Themes and Meanings (Masterplots II: Drama, Revised Edition)
Extreme and harrowing as André’s experiences are, they come about as a result of what he perceives as contemporary art’s inability to portray life. He recognizes that reality has become surreal, and theater has become a tranquilizer that protects its audience from discomforting ideas. Ancient Greek theater, in its purest sense, was a celebration of Dionysus, the god associated with the fertility of the wine grape. André’s experience in Poland, though he likens it to an American Indian tribal festival, also parallels the orgiastic rites of Dionysus insofar as it relied on music and ecstatic chant to induce a new state of consciousness above conventional sense perception. The baptism that concluded the workshop signals rebirth; that André is only partly prepared for his rebirth is clear from his inability to place his right as well as his left hand in fire. Saint Francis of Assisi, before his religious awakening, participated in a medieval version of this fertility rite, in the form of uninhibited group dances known as farandoles. Even so, Francis quickly recognized that such rituals confer only a short-term benefit. André, like Francis, desires closer communion with the world in which he lives, to become a better artist as well as a more complete human being. It is, therefore, appropriate that the principal activity of his group session is a sustained chant in Saint Francis’s honor.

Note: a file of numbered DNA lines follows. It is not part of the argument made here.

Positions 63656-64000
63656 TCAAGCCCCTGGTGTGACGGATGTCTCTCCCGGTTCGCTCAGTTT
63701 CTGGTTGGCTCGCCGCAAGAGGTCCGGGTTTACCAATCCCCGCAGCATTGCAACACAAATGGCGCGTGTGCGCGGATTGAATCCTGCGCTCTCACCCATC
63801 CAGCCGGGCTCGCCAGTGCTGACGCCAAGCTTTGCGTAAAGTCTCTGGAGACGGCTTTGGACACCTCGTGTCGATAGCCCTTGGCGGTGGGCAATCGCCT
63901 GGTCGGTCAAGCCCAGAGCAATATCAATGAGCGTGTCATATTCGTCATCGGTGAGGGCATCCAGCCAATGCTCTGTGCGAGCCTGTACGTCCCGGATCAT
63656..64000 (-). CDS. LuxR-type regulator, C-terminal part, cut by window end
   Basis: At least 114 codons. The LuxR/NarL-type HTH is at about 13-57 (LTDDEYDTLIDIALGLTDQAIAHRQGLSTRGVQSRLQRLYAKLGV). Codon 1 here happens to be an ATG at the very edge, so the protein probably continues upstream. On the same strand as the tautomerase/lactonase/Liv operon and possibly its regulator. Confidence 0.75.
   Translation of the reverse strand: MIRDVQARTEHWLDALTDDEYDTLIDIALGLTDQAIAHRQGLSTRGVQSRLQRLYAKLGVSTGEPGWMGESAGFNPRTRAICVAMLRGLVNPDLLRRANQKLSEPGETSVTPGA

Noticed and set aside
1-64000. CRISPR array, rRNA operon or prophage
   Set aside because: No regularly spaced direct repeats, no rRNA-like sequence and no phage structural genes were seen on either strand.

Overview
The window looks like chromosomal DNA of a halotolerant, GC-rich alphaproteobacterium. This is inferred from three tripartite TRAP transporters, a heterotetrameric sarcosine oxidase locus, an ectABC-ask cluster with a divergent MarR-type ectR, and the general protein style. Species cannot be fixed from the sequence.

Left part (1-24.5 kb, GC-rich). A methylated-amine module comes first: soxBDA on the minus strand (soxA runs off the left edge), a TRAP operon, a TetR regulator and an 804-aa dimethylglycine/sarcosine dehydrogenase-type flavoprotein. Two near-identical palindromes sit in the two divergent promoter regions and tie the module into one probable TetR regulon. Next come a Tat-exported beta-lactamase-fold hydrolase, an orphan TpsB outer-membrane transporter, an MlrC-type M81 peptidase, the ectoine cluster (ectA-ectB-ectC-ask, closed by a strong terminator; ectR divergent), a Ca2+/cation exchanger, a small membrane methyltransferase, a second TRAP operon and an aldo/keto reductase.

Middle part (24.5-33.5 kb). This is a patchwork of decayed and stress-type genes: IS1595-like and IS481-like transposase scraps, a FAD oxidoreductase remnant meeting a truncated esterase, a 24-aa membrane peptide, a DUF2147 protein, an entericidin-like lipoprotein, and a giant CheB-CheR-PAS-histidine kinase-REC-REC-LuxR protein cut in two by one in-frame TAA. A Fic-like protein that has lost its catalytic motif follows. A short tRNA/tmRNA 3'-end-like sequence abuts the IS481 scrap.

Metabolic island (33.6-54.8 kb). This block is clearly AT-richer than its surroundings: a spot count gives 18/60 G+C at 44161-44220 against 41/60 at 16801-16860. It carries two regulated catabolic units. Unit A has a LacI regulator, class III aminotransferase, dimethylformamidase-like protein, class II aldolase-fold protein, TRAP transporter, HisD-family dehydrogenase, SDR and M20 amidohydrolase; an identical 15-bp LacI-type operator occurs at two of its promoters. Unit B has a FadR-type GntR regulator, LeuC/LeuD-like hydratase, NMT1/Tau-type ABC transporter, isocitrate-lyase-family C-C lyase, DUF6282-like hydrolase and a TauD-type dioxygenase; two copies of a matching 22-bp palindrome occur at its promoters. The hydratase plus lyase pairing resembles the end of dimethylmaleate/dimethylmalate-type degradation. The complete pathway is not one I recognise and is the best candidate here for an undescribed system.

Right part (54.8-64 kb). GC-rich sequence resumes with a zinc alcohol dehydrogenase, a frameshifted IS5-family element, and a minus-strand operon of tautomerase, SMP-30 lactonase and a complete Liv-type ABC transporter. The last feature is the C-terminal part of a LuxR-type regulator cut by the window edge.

André’s sudden fascination with synchronicity, which occurs when he examines his brother’s copies of Minotaur magazine, indicates his need to continue his search for pattern, structure, and...
(The entire section is 661 words.)
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